"Elected officials need to be talking to the citizens about what's coming down the pike...Dallas will have toll rates that are incredibly high."
By MICHAEL A. LINDENBERGER
Dallas Morning News
Was $3.2 billion too much to pay for the State Highway 121 toll road? That's a question top officials of the North Texas Tollway Authority are asking themselves as they consider a staff proposal to send tolls soaring on all of its highways by Sept. 1.
It's a question that was asked two years ago, too, when state and local officials awarded NTTA the rights to the richest new toll road contract in American history. But it wasn't one that officials in North Texas asked for long.
With every dollar of the massive payment, made in cash by NTTA and reserved for roads, rail and bike trails in North Texas, officials were eager to spend the badly needed money. Scrambling to a get a piece of the Highway 121 pie, local governments submitted hundreds of transportation project proposals worth more than $8 billion.
"This is about the future," Richardson City Council member John Murphy said just after casting his vote on the Regional Transportation Council in favor of awarding the project to NTTA. "Not long ago, we were at a point where we were saying, 'Oh my gosh, where are we going to get the money to build roads?' Now, we're saying instead, 'Show us the money.' "
With resources tight everywhere, the deal was more than just a way to advance a needed highway. It was seen as a harbinger of a new way to pay for roads in Texas, where raising taxes to build them the old-fashioned way had long since run out of favor.
But just two years later, that future has turned out different from what anyone foresaw. Traffic is slowing across the NTTA toll system, where revenue is down, too. On Highway 121 itself, now known as the Sam Rayburn Tollway, traffic is nearly 20 percent below levels projected two years ago.
As a result, drivers will soon be paying more, much more, to drive on NTTA toll roads. The money from higher rates is badly needed to satisfy creditors, who are owed more than $6.1 billion.
Did NTTA simply pay too much for the toll contract? Did the Regional Transportation Council demand too steep a price? "Yes, it did," said NTTA vice chairman Victor Vandergriff. "Both in what it paid and in the way it was paid."
Paul Wageman, the hard-fighting NTTA chairman who had led the authority in its campaign to wrest the project away from its private-sector competitor in 2007, said it's too early to tell whether NTTA made a good deal with the 52-year contract. Time (and a better economy) may ease many worries, he said.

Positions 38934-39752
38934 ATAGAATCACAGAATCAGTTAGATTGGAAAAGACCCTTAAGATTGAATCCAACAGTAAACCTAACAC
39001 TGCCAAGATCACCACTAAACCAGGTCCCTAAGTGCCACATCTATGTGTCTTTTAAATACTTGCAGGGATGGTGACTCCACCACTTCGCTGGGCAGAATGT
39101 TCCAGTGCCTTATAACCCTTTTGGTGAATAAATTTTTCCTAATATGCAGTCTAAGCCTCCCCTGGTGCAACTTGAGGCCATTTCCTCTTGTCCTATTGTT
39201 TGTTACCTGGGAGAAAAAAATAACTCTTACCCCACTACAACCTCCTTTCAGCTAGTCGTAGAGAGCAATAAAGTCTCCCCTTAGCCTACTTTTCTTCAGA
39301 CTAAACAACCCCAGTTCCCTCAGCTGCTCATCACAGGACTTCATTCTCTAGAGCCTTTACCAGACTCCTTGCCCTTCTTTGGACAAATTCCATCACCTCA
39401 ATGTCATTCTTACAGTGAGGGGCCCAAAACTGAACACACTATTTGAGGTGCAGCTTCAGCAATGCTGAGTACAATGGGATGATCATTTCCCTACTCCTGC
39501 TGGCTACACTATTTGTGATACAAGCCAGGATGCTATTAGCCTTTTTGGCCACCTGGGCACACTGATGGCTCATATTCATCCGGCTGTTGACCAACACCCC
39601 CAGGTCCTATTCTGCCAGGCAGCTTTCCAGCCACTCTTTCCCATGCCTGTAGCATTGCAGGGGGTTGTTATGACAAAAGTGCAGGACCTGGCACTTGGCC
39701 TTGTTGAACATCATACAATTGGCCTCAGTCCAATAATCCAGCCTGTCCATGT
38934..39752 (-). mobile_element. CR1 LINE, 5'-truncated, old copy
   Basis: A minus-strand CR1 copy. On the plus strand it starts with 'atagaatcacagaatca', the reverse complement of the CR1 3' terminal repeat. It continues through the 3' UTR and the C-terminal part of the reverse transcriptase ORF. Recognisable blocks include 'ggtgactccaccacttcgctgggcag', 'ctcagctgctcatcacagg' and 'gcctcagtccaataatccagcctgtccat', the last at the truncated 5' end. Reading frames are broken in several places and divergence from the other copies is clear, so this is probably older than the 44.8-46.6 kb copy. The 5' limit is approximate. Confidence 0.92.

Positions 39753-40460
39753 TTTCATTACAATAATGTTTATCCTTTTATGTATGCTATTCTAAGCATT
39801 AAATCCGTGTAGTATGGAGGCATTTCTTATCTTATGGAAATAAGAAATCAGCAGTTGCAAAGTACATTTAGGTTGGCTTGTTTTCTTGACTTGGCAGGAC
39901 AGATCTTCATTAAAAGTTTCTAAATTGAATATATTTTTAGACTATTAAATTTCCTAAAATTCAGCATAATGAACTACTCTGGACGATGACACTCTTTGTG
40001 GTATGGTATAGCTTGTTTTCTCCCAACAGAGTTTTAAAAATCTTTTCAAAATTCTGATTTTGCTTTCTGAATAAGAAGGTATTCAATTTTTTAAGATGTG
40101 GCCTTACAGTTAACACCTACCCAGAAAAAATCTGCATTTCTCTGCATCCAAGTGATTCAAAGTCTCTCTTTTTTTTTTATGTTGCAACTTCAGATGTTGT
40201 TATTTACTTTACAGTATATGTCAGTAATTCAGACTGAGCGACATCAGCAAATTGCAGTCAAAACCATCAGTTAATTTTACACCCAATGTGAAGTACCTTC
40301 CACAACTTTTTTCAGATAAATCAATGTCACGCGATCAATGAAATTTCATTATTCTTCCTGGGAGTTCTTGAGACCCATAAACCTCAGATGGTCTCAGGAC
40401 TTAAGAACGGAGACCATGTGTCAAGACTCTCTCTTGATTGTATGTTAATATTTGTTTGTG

Still, hindsight makes the decision to pay so much money upfront, leveraged against future tolls, look shortsighted on the part of the agency and the Regional Transportation Council, which insisted on the payments if NTTA was to win the contract over Spanish toll road firm Cintra, he and Vandergriff said.
But if the RTC was pushing too hard, it was doing so out of well-earned frustration, even desperation.
For years, North Texas leaders had looked at the area's worsening traffic and increasing air pollution and seen a ticking time bomb capable of blowing apart the region's powerhouse economic growth.
State and federal gas taxes had been frozen since the early 1990s. Area roads got older, more expensive to maintain, and increasingly crowded. Meanwhile, every six or so years, the region said hello to a million new faces.
So it was hardly Murphy alone who looked at the 26-mile toll road running through some of America's fastest-growing communities and had a Jerry Maguire moment.
Wageman still sees the Highway 121 project as a good investment. The economy will rebound, and not even higher rates will persuade Dallas drivers en masse to trust their commutes to the region's jammed free roads. But he worries that too much is being expected from toll roads, and from tolling in general.
"There is a high level of receptivity to tolling in North Texas, especially on the eastern side of the region," Wageman said. "But TxDOT has run out of money, and now we look at a regional transportation plan that is replete with tollways. Add to that a new wave of managed lanes, a concept that is completely untested in Dallas, which will have toll rates that are incredibly high.
"My concern is that the elected officials really need to be talking to the citizens about what's coming down the pike. Sure, we're all glad there is going to be added mobility, but there is a cost associated with that."
Drivers could one day soon realize they are being tolled every which way, and decide they don't like it. "That receptivity will be gone," he said.
But if too much is being asked of toll roads, it's not because local leaders haven't tried to find other answers.
A Dallas senator led efforts to raise the gas tax in Austin this year, but failed. Local efforts to get permission to ask voters to pay more taxes and fees for roads and rail also died in Austin.
Even private toll roads, the model NTTA managed to beat out in 2007, is under a cloud in Austin, where a legal tussle over the constitutionality of long-term contracts with private toll operators has stalled two major North Texas projects.
By 2012, the Texas Department of Transportation will be out of money for new construction, officials there have said. And in Washington, the highway trust fund is running out of money, too.
"I am an NTTA board member, and I hate tolls," Vandergriff said. But for now, he and others say, it's the only option on the table.
But as tolls soar later this year, it won't just be the drivers who are paying more. If they are angry enough, or simply too strapped, they may decide to avoid them altogether, traffic jams or no. That's when North Texas will find itself right back where it started, before Highway 121: bad air, more traffic, and fast running out of options.
© 2009 The Dallas Morning News: www.dallasnews.com
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